Animal Wwlfare groups in Nepal have expressed their concern and sadness about the fate of Dhrube, a wild elephant which grabbed the headlines by killing over half a dozen people around Chitwan National Park (CNP) and prompting the locals to demand his death. The army has tried to kill the elephant, but failed so far, and an injured Dhrube is now possibly facing a slow and cruel death.
Animal welfare groups will be organising a demonstration to demand a halt to the killing of Dhrube and to find other options to solve his aggressiveness.
Animal Nepal wrote the following letter to the editors of Nepal’s newspapers:
Animal Nepal is deeply saddened by both the human deaths caused by Dhrube the elephant and his own agonising fate. Elephants are naturally docile animals that do not attack humans unless provoked. However, in a world where elephants are losing their habitat at an alarming rate, jumbos increasingly become violent. Research has shown that elephants, who are highly intelligent and self-aware, have excellent memories. Like humans, they can suffer from post traumatic stress disorder caused by any kind of aggression faced by them or their relatives. Decades of habitat loss have torn the fabric of elephant society, leading to further upheaval. The authorities must now come up with a plan to reduce the human-elephant conflict. Dhrube’s aggression is a cry for help. The cycle of destruction should be stopped. Giving these majestic animals the space they need for their basic livelihood and reducing their stress levels are some important first steps.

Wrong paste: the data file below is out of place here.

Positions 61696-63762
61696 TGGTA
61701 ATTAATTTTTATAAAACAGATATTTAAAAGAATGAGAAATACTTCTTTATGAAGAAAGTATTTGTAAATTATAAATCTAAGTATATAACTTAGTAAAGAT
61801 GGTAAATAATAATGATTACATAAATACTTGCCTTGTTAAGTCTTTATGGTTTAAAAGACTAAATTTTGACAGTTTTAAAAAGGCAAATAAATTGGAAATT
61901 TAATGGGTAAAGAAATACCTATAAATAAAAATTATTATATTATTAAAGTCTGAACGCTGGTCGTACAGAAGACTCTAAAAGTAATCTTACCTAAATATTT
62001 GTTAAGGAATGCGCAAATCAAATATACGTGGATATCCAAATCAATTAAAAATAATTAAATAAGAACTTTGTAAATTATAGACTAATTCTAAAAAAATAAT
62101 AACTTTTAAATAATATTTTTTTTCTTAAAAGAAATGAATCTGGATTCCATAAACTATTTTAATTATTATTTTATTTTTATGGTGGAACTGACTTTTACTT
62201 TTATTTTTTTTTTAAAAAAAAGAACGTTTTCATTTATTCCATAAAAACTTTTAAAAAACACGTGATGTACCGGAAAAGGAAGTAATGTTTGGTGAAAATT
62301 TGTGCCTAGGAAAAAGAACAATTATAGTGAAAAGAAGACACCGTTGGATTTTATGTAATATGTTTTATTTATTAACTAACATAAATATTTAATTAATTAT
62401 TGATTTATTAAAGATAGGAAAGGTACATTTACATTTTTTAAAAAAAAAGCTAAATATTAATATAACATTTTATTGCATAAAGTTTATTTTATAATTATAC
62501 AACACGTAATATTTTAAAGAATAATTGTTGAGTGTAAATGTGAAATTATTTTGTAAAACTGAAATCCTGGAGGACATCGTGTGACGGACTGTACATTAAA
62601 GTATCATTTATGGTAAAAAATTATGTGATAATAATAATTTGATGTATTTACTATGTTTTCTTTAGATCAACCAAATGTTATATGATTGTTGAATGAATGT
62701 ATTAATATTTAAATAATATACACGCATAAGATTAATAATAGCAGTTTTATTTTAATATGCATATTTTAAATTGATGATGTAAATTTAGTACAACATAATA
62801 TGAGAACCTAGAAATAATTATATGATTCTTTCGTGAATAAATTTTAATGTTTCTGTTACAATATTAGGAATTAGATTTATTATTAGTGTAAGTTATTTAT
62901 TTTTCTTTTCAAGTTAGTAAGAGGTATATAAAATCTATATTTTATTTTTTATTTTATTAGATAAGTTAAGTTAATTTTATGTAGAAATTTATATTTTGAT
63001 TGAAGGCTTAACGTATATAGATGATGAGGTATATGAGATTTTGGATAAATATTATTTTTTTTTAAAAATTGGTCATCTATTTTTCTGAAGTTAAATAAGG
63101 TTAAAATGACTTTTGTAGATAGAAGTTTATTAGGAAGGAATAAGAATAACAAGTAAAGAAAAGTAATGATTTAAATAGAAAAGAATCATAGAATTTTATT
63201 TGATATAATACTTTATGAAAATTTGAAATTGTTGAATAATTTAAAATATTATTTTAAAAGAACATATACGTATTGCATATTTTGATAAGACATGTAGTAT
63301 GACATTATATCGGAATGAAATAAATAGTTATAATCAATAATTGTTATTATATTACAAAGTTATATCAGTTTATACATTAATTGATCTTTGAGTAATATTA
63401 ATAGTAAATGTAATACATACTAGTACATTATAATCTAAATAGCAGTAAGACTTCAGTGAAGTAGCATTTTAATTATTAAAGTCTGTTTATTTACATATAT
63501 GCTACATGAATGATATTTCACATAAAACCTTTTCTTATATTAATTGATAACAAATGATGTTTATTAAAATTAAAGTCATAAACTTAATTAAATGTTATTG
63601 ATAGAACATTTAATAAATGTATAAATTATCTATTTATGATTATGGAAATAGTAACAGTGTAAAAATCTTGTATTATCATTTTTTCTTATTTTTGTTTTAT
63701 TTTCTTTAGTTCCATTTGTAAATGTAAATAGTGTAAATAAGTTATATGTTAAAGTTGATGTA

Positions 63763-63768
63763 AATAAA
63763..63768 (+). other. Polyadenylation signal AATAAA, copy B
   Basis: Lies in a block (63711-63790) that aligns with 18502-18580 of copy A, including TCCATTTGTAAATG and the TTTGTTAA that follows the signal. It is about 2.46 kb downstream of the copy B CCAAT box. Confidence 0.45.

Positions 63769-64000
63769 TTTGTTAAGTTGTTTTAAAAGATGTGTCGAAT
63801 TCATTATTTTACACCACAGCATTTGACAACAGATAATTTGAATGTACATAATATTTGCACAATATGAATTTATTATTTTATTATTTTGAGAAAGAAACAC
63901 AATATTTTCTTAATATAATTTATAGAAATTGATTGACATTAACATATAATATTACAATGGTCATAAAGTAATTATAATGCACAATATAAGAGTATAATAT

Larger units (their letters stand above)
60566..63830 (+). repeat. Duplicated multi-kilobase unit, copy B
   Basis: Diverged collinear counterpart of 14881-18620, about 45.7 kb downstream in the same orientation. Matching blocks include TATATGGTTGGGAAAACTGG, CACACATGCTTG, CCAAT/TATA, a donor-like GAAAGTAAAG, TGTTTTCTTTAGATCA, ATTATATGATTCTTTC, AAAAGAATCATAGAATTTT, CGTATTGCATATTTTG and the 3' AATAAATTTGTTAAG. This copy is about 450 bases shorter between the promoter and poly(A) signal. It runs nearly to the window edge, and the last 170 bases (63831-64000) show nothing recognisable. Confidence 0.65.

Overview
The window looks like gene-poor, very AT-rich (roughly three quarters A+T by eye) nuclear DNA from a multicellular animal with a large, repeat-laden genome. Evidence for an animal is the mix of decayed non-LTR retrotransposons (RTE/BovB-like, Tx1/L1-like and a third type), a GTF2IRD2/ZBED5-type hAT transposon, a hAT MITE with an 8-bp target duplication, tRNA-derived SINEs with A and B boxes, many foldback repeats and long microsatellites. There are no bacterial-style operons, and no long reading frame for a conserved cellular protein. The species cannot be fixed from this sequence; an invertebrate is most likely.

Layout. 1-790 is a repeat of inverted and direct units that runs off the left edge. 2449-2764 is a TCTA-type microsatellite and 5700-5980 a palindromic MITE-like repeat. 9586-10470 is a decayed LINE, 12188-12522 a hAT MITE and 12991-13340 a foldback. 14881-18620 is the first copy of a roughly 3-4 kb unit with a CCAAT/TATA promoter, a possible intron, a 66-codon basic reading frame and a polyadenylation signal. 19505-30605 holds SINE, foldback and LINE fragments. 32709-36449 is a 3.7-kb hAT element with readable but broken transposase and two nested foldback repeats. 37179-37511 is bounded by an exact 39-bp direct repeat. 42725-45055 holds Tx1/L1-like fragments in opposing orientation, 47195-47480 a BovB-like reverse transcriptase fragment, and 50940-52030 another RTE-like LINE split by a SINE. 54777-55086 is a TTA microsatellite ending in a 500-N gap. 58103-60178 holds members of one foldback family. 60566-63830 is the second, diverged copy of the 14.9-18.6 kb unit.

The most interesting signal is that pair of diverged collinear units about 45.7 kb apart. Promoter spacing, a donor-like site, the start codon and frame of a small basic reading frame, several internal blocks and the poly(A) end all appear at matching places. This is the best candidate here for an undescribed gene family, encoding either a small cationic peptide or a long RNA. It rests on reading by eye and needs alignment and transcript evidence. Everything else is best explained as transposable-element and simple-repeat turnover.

More about the research on Post Traumatic Stress Disorder in elephants can be read here.
Team for Nature and Wildlife (TNW) requested the Department of National Parks and Wildlife Conservation (DNPWC) to capture and treat the “Dhrube”, a wild elephant without killing her as well as provide compensation to the victims’ families.